# 3 basic array formulas

Why use array formulas? In this video we'll look at three basic array formula examples.

The latest version of Excel ships with new functions like UNIQUE, SORT, FILTER and so on that make certain array formulas easy.

But you can still build traditional array formulas as well, and they can solve some tricky problems.

In this first example, we have high and low temperatures for seven days. We want to calculate the biggest change on any given day.

This requires an array formula, because we don't have a column in the data that calculates the change.

I'll start by subtracting the lows from the highs. This is an array operation, and we get all 7 results in a dynamic array.

Now all I need to do is wrap the MAX function around this formula. MAX then returns the largest value, which is 32.

Next, we have the same data, but notice Friday and Sunday are are missing low values.

Our formula in F5 is now reporting 88 as the biggest change, since blank cells are treated like zero in a formula.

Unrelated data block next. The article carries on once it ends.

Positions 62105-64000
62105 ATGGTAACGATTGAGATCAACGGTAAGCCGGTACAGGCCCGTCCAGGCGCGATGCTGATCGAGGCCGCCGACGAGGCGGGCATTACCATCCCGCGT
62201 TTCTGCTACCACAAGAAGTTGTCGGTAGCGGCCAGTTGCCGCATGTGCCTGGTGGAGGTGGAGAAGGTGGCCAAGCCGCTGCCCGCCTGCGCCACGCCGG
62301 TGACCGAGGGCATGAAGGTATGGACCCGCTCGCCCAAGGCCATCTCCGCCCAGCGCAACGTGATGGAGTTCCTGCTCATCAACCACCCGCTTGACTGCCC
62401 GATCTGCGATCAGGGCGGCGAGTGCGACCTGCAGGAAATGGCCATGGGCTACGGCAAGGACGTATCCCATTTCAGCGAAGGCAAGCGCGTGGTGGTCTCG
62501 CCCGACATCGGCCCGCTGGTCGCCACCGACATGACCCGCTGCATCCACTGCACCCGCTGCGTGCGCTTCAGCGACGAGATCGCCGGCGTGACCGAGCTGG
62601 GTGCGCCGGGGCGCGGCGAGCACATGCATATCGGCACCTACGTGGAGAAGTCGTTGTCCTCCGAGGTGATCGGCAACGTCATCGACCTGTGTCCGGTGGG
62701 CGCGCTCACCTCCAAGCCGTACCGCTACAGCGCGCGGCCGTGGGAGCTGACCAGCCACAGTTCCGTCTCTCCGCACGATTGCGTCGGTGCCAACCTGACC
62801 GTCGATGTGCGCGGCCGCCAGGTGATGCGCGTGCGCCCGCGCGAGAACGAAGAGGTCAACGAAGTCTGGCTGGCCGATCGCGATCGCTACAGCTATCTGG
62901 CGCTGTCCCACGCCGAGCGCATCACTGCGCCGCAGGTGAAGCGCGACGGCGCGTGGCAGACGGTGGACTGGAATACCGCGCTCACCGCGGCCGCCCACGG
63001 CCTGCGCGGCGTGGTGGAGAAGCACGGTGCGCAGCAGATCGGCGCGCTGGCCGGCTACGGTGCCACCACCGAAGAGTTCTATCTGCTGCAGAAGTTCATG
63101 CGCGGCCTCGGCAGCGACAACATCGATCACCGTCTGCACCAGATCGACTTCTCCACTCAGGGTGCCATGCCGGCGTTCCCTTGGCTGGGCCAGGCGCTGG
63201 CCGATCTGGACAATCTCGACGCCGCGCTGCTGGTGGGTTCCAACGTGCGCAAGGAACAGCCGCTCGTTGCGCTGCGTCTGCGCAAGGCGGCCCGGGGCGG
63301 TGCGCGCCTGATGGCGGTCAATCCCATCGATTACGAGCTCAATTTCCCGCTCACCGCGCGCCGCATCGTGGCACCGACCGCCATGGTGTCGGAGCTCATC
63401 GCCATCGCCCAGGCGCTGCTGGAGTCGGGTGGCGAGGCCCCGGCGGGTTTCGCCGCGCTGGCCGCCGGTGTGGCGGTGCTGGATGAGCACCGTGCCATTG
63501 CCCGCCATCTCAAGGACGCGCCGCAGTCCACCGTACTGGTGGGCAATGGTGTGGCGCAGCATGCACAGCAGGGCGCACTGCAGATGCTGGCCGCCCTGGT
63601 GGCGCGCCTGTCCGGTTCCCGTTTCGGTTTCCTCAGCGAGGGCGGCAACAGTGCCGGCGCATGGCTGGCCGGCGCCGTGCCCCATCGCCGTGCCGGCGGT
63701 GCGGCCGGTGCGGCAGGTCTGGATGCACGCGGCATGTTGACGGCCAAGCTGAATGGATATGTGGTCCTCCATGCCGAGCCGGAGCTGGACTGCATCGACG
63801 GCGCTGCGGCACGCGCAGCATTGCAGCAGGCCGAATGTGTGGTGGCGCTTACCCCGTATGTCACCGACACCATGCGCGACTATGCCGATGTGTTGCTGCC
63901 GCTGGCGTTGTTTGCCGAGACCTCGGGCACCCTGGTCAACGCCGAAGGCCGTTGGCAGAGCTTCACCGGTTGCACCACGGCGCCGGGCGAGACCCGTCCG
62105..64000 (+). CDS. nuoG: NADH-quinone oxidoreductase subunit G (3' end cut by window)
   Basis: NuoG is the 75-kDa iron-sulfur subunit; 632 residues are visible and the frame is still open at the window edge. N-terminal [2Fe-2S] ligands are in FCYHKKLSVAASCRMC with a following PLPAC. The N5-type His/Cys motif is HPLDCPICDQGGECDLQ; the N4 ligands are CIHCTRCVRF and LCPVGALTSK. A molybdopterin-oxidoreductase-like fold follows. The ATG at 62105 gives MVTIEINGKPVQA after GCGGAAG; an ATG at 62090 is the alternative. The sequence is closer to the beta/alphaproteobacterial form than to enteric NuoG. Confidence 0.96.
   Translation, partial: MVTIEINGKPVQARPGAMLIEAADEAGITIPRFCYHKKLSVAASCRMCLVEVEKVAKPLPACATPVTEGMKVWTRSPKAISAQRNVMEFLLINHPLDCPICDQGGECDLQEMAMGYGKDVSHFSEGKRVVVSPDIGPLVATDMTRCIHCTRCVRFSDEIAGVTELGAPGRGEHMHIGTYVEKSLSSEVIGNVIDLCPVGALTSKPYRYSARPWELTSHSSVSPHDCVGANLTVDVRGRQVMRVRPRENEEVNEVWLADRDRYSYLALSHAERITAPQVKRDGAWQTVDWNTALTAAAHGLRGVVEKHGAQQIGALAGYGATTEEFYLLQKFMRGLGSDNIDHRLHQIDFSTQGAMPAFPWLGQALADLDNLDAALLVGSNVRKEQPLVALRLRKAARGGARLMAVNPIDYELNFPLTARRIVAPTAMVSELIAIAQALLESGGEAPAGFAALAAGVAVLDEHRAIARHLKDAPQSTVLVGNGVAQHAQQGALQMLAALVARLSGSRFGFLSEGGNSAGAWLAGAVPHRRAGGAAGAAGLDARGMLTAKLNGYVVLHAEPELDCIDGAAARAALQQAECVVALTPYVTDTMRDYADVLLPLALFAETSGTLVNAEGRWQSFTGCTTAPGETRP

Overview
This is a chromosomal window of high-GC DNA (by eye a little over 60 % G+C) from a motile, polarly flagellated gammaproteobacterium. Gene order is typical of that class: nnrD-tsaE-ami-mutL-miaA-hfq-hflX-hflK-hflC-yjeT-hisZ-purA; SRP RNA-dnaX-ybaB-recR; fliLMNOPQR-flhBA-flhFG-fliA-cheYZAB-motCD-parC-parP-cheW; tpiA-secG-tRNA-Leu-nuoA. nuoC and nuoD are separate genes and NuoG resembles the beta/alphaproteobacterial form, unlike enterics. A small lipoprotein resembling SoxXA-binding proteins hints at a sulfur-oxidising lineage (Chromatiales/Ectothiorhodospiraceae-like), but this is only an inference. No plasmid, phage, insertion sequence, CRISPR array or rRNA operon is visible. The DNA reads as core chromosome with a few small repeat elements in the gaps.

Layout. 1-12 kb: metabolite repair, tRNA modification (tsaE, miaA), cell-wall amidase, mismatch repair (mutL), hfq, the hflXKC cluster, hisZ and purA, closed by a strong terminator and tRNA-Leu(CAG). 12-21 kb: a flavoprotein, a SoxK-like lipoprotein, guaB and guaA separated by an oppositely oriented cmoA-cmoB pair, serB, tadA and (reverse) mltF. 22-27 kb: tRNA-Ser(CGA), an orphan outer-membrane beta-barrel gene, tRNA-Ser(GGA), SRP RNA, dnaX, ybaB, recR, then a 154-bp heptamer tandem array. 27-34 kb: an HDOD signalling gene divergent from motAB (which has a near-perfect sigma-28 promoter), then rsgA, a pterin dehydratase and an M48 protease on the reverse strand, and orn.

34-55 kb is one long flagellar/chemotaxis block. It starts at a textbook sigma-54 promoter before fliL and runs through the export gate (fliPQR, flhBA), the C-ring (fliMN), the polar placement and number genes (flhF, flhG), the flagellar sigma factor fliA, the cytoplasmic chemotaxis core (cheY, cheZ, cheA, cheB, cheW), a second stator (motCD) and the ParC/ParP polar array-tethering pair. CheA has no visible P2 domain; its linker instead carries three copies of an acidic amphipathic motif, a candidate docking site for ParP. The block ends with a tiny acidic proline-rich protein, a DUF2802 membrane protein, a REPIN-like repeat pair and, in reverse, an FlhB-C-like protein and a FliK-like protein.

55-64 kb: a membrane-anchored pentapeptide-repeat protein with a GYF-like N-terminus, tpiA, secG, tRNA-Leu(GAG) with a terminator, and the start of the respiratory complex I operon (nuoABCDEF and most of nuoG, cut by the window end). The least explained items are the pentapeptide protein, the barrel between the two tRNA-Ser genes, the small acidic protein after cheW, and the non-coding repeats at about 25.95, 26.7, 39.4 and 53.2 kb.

We need a way to filter out the empty cells.

I'll first remove the MAX function and let the differences spill onto the worksheet again.

Now, to remove cells that are empty, I'll use the IF function.

If D5:D11 is not empty, return the differences.

I don't need to add a value if false, because IF will automatically return FALSE. If the logical test is FALSE.

When I enter the formula, you we now get FALSE for the two missing values.

Now I can use the MAX function again. MAX automatically ignores TRUE and FALSE values, so the result is again 32.

In the last example, we have a list of numbers that contain decimal values. Our goal is to return the sum of these numbers not including the decimals. In other words, we want the sum of the integers only.

How can we do this with an array formula?

This is a case where it makes sense to feed the array into another function for processing.

I'm going to use the TRUNC function. TRUNC stands for truncation. True to its name, TRUNC simply chops off the decimals. Now all I need to do is wrap the SUM function around the formula, and we have the sum of whole numbers only.

As you can see, traditional array formulas can solve some tricky problems, and building array formulas in the dynamic array version of Excel is easier than ever.

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